Frederick Winslow Taylor


Taylor, Frederick Winslow (Mar. 20, 1856 - Mar. 21, 1915), efficiency engineer and inventor, was born in Germantown, Philadelphia, Pa., the youngest child of Franklin and Emily Annette (Winslow) Taylor. He was a descendant of Samuel Taylor, who settled in Burlington, N. J., in 1677. His father was a lawyer, more interested, however, in literature than law; his mother was an ardent abolitionist and a coworker with Lucretia Mott [q.v.] in this cause. Taylor received his early education from his mother. In 1872, after two years of schooling in France and Germany, followed by eighteen months of travel in Europe, he entered Phillips Exeter Academy at Exeter, N. H., to prepare for the Harvard Law School. Though he graduated with his class two years later, his eyesight had become in the meantime so impaired that he had to abandon further study, and between 1874 and 1878 he worked in the shops of the Enterprise Hydraulic Works, a pump-manufacturing company in Philadelphia, learning the trades of pattern-maker and machinist. In the latter year he joined the Midvale Steel Company, Philadelphia, as a common laborer. In the succeeding twelve years he not only rose to be chief engineer (1884), but in 1883, by studying at night, obtained the degree of M.E. from Stevens Institute of Technology, Hoboken, N. J. On May 3, 1884, he married Louise M. Spooner of Philadelphia. His inventions during these years effecting improvements in machinery and manufacturing methods were many, the outstanding one being the design and construction of the largest successful steam hammer ever built in the United States (patent No. 424,939, Apr. 1, 1890). After three years (1890-93) as general manager of the Manufacturing Investment Company, Philadelphia, operators of large paper mills in Maine and Wisconsin, he began a consulting practice in Philadelphia--his business card read "Systematizing Shop Management and Manufacturing Costs a Specialty"--which led to the development of a new profession.

Behind this lay Taylor's years of observation and study of manufacturing conditions and methods. From these he had evolved a theory that, by scientific study of every minute step and operation in a manufacturing plant, data could be obtained as to the fair and reasonable production capacities of both man and machine, and that the application of such data would, in turn, abolish the antagonism between employer and employee, and bring about increased efficiencies in all directions. He had in addition worked out a comprehensive system of analysis, classification, and symbolization to be used in the study of every type of manufacturing organization. For five years he successfully applied his theory in a variety of establishments, administrative and sales departments as well as shops. In 1898 he was retained exclusively for that purpose by the Bethlehem Steel Company, Bethlehem, Pa. In the course of his work there he undertook, with J. Maunsel White, a study of the treatment of tool steel which led to the discovery of the Taylor-White process of heat treatment of tool steel, yielding increased cutting capacities of 200 to 300 per cent. This process and the tools treated by it are now used in practically every machine shop of the world. While he was at Bethlehem, too, Taylor's ideas regarding scientific management took more concrete form. Being convinced of the results that would be attained if these principles should be generally adopted throughout the industrial world, he resigned from the Bethlehem Steel Company in 1901, returned to Philadelphia, and devoted the remainder of his life to expounding these principles, giving his services free to anybody who was sincerely desirous of carrying out his methods. While he met with many unbelievers among both employers and employees, he lived to see his system widely applied. In 1911 the Society to Promote the Science of Management (after his death renamed the Taylor Society) was established by enthusiastic engineers and industrialists throughout the world to carry on his work.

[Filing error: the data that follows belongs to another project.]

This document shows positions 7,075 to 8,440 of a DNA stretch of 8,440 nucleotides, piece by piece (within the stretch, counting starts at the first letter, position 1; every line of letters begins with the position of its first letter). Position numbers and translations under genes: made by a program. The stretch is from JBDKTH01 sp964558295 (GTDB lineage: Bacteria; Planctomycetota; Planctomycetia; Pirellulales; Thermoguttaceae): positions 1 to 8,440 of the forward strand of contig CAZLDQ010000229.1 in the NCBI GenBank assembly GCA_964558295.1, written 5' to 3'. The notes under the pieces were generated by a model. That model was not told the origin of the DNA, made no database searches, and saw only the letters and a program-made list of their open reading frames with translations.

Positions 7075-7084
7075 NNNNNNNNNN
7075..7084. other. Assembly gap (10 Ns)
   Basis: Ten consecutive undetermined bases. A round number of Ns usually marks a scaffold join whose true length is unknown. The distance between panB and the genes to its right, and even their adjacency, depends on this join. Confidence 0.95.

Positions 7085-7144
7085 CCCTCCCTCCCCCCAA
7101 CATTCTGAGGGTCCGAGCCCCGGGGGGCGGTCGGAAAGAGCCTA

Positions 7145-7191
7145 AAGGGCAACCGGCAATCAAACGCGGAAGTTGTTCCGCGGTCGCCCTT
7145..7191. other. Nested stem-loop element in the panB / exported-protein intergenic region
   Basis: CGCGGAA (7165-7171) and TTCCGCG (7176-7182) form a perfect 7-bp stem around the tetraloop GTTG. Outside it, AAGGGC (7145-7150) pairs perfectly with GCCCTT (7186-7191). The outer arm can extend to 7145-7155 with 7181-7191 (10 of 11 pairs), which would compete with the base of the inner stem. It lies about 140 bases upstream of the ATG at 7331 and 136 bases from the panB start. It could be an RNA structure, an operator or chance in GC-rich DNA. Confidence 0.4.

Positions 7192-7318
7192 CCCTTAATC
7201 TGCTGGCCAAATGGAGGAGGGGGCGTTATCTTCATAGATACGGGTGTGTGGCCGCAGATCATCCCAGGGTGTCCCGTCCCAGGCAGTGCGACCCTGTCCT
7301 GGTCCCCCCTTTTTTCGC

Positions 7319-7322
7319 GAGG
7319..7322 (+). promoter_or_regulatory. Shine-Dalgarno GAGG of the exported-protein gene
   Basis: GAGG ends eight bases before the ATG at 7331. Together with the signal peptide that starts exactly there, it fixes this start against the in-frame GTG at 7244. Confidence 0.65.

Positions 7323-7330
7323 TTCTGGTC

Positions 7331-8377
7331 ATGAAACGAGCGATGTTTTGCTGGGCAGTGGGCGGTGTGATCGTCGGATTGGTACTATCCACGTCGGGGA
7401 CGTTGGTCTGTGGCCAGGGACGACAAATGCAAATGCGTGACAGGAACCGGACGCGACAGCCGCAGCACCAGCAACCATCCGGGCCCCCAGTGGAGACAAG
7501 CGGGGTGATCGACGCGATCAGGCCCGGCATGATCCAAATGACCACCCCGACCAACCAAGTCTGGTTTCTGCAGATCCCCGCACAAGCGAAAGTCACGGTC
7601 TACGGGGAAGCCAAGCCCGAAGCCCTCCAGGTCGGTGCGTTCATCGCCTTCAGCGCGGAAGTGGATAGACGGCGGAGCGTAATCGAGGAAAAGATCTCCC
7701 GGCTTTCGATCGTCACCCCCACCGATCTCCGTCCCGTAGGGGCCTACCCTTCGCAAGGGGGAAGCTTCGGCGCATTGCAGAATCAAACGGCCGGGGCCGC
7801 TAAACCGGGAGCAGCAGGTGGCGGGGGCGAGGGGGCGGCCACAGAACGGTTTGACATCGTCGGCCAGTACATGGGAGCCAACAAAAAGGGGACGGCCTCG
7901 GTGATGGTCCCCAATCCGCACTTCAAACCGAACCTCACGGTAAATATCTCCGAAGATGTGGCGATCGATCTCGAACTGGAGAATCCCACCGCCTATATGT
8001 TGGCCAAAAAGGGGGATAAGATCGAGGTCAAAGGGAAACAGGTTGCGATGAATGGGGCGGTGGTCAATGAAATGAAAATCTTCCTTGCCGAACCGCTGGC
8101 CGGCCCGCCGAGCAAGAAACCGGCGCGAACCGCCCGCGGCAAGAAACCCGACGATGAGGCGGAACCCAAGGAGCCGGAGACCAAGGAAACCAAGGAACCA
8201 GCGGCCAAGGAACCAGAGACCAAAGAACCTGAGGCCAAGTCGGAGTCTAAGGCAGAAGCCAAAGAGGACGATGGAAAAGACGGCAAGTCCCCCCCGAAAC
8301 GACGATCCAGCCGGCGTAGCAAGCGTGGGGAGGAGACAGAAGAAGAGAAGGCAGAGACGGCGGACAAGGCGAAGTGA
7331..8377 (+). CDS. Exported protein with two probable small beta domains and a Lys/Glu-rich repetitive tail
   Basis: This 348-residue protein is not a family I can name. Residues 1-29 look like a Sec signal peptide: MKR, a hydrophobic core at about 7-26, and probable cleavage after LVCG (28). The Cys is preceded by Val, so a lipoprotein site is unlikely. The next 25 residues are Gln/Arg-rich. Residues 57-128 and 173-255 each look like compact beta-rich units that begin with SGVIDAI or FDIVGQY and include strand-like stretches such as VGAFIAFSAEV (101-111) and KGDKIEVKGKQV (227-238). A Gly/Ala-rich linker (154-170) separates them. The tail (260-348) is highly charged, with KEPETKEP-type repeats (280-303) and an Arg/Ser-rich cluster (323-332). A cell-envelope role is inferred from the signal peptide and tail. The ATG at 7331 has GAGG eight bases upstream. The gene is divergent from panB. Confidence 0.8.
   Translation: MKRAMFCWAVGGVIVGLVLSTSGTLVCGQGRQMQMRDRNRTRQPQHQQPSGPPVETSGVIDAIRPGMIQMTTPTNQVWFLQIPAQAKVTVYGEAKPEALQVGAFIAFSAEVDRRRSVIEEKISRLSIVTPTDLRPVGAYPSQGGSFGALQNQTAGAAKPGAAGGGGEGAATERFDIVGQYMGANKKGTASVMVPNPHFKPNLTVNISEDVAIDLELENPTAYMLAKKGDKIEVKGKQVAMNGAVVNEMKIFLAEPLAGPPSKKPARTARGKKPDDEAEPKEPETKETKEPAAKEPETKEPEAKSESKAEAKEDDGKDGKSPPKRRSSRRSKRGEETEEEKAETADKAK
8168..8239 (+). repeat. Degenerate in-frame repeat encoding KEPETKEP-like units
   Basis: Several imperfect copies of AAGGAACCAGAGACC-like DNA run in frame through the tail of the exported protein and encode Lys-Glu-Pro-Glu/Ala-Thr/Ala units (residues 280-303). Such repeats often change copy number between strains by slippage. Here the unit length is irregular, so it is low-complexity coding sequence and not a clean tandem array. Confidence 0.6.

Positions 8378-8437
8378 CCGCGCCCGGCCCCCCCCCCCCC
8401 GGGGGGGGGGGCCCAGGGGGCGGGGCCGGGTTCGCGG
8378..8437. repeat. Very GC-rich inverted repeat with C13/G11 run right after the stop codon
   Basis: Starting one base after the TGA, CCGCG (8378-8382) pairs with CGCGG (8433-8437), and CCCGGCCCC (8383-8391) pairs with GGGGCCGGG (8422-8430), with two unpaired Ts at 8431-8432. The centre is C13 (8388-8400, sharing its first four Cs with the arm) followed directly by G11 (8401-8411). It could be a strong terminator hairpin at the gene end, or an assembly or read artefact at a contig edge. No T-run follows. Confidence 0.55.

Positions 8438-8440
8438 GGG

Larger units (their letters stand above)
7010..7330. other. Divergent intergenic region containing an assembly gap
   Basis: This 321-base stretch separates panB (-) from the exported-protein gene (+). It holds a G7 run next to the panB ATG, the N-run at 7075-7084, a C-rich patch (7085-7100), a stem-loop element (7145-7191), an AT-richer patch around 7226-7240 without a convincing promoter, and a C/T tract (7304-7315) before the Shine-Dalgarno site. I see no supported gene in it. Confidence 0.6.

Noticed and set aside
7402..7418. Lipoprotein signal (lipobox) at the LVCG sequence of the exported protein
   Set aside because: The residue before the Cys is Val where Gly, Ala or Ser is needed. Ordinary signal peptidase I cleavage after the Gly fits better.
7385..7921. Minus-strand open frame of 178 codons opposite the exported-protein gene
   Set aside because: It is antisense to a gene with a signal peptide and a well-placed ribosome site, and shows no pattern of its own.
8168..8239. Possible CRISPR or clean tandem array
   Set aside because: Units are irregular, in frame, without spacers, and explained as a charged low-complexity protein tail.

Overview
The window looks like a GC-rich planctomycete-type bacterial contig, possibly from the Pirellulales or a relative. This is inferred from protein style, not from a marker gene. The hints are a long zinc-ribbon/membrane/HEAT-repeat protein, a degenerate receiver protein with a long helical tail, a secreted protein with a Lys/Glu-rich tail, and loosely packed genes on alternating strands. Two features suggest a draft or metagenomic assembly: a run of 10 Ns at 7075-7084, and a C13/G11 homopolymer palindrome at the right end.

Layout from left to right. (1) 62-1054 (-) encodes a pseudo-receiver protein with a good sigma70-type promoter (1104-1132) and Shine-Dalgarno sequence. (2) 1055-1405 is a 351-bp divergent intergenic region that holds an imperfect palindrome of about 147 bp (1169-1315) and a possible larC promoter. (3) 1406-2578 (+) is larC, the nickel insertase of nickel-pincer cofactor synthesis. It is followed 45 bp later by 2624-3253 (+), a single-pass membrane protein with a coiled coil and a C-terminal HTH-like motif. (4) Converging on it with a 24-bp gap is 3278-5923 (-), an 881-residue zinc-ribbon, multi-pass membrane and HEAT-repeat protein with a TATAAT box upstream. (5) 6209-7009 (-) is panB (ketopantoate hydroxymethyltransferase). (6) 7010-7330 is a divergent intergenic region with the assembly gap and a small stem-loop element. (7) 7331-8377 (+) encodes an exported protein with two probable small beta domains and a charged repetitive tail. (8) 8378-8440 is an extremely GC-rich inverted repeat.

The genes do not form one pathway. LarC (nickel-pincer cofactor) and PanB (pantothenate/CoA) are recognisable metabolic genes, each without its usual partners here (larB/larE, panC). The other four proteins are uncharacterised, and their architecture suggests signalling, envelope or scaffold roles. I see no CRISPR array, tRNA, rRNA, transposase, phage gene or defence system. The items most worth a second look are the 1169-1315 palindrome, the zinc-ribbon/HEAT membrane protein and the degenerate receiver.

Among Taylor's contributions to the technical journals were "A Piece-Rate System" (Transactions of the American Society of Mechanical Engineers, vol. XVI, 1895), an exposition of the principles on which his system of management was subsequently based, and "Shop Management" (Ibid., vol. XXIV, 1903), which was translated and published in almost every country of Europe. An active member of the American Society of Mechanical Engineers, he served as vice-president in 1904-05 and as president in 1906, when he delivered as his presidential address his exhaustive monograph "On the Art of Cutting Metals" (Ibid., vol. XXVIII, 1907). In 1911 he published The Principles of Scientific Management, and submitted to Congress a report entitled " 'Taylor System' of Shop Management" (House Report 52, 62 Cong., 1 Sess.). In addition to these publications he was joint author with Sanford E. Thompson of two works on concrete, A Treatise on Concrete, Plain and Reinforced (1905) and Concrete Costs (1912). He received about one hundred patents for various inventions during his lifetime. For his process of treating high speed tool steels he received a personal gold medal at the Paris exposition in 1900, and was awarded the Elliott Cresson gold medal that same year by the Franklin Institute, Philadelphia. He was much interested in amateur sports, particularly tennis, and with Clarence M. Clark won the doubles championship of the United States at Newport, R. I., in 1881. He died in Philadelphia of pneumonia, survived by his widow and three adopted children.

"Frederick Winslow Taylor."Dictionary of American Biography Base Set. American Council of Learned Societies, 1928-1936.
Reproduced in Biography Resource Center. Farmington Hills, Mich.: The Gale Group. 2003.

-- See also an article about Taylor from the period.